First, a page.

Westminster City Council
Public Sector: The City of London Corporation, Transport for London, The ORB Inclusive Design Panel, Street Improvements Review Group (WCC)
Developer Group: The Crown Estate, Cosgrove Group, Great Portland Estate, Land Securities, Marchday, Shaftesbury Plc, The Portman Estate, Grosvenor
Associations: New West End Company, Regent Street Association, Bond Street Association, Marylebone Association, The Soho Society
Plan was appointed by Westminster City Council to produce an arts strategy as part of the ORB Action Plan; its purpose is to improve these streets both as public places and shopping destinations.
The commission sought answers to how public art could play a role in improving the physical environment of the streets. Rather than consider the principal streets, the study looked at nine ‘urban oases’ close, or adjacent to, these streets. The oases were, Old Quebec Street, St Christopher’s Place, South Molton Street, Princes Street, Argyll Street, Kingly Street, Ramillies Street and Place and Great Titchfield Street.
A key aspect of our strategy was considering how each of these places worked not only internally, but also within its wider urban context. Consideration was given to the morphology of the oases, and their identity as determined by the area of London in which they sit. Through this research, and a careful assessment of the urban design issues affecting each oasis and the public spaces around them, a series of specific ways were identified as to how they could contribute to improvements in the overall experience of the West End.
The West End of London has a global audience; it was therefore not considered useful to engage in any direct consultation with the people using the streets as this would have had to have been large scale and strategic to have any real value. Such an exercise, while potentially useful, was beyond the resources of the project. Instead a wide range of expert stakeholders were identified and approached for their views and perspectives. Collectively, this group covers the retail community, the major landowners and developers as well as key public sector bodies.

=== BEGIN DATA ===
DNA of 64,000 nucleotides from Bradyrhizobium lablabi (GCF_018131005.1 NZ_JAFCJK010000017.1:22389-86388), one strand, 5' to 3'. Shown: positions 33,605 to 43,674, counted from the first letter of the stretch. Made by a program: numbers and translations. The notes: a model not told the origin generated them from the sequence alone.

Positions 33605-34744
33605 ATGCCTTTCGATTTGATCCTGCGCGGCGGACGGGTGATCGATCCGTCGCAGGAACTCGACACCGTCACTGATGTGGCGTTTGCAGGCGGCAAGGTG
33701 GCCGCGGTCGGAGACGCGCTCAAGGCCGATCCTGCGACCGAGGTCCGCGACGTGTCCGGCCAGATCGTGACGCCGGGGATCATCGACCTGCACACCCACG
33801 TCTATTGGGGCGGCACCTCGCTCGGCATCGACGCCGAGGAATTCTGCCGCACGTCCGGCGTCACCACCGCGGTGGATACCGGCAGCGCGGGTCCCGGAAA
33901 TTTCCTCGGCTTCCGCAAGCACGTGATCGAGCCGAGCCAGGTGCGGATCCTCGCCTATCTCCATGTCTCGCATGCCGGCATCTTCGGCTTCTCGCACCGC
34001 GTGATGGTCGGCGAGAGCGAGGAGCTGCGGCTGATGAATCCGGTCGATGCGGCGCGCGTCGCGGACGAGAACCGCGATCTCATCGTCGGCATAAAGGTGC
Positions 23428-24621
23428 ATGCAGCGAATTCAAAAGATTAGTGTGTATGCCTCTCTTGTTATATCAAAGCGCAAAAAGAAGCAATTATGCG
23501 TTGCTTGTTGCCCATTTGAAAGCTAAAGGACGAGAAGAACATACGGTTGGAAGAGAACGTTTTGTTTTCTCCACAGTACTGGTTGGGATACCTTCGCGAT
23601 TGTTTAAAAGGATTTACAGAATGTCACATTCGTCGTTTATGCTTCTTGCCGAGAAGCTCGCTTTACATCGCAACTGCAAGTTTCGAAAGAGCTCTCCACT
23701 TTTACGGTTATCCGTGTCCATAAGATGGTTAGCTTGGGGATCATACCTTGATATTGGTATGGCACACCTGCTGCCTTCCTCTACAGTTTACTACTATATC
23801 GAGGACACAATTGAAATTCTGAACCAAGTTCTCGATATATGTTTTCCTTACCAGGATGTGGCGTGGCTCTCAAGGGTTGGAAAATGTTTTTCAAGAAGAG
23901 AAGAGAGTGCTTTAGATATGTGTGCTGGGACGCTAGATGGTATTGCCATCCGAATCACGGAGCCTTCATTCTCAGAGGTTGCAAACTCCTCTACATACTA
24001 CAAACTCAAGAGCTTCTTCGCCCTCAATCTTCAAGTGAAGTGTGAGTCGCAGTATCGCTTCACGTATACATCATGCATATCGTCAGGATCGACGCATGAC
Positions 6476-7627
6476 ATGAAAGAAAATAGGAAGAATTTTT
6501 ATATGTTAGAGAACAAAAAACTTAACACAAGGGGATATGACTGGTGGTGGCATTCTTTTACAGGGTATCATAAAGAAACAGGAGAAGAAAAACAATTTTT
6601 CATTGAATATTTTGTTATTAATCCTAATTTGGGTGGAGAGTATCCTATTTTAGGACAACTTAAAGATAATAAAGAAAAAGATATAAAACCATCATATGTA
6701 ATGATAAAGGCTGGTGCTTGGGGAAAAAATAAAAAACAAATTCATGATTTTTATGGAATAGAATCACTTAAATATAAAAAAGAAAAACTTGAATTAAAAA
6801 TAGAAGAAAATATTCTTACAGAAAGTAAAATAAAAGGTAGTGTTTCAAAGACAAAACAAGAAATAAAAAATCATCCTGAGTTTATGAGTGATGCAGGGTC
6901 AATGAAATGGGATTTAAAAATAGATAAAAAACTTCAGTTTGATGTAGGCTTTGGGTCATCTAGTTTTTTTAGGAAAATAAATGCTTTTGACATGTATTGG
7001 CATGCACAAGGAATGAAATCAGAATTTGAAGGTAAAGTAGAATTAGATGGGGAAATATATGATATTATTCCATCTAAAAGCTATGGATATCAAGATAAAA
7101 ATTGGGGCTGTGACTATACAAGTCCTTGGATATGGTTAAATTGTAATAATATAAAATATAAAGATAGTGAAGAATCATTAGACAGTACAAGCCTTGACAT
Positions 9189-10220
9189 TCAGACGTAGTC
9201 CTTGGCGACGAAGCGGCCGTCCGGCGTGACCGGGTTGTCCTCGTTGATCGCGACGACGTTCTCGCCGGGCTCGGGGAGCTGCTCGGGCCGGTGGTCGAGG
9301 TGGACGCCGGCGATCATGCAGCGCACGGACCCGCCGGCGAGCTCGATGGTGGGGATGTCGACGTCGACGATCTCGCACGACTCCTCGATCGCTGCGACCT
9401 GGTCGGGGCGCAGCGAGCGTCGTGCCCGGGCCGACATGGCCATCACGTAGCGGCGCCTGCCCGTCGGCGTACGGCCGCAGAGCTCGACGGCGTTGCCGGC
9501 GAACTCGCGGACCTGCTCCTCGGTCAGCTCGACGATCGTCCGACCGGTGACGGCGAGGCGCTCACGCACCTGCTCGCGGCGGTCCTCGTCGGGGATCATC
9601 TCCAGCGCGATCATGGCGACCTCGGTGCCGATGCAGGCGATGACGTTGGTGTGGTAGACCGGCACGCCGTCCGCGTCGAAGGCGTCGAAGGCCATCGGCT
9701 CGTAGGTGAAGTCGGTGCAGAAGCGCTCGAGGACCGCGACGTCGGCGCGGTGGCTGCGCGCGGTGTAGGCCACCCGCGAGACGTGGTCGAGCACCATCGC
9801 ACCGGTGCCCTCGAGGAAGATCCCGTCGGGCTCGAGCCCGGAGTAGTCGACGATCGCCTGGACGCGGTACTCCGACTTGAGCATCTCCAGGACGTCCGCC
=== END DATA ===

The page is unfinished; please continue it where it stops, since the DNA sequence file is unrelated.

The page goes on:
The vision that emerged from the study was to employ art within the public realm to create a joyful and stimulating experience for pedestrians in the ORB area by helping deliver a richness of character, by encouraging people to use the West End at their own pace and by making it easier for people to make new discoveries as they traverse the rich network of streets.
The study put forward a complete public realm response to each of the oases and set out, in the form of ‘outline public art plans,’ an urban design framework for each. The key recommendation was to employ visionary public art practice firstly to enrich people’s experience of the West End by delivering a range of urban design improvements and, secondly, by ensuring all the events devised as part of the programme were of the highest artistic quality.
We noted a whole range of other benefits may flow from these two heads and foresaw an opportunity for the study to dovetail with Westminster City Council’s flagship cultural strategy, ‘Strategy for Arts and Culture 2008 – 13’ which sets out broader aspirations for cultural practice to deliver economic and social as well as environmental benefits. With this in mind, the OAS can be read as strategy for using public art to help deliver the physical aspects of a comprehensive programme of regeneration.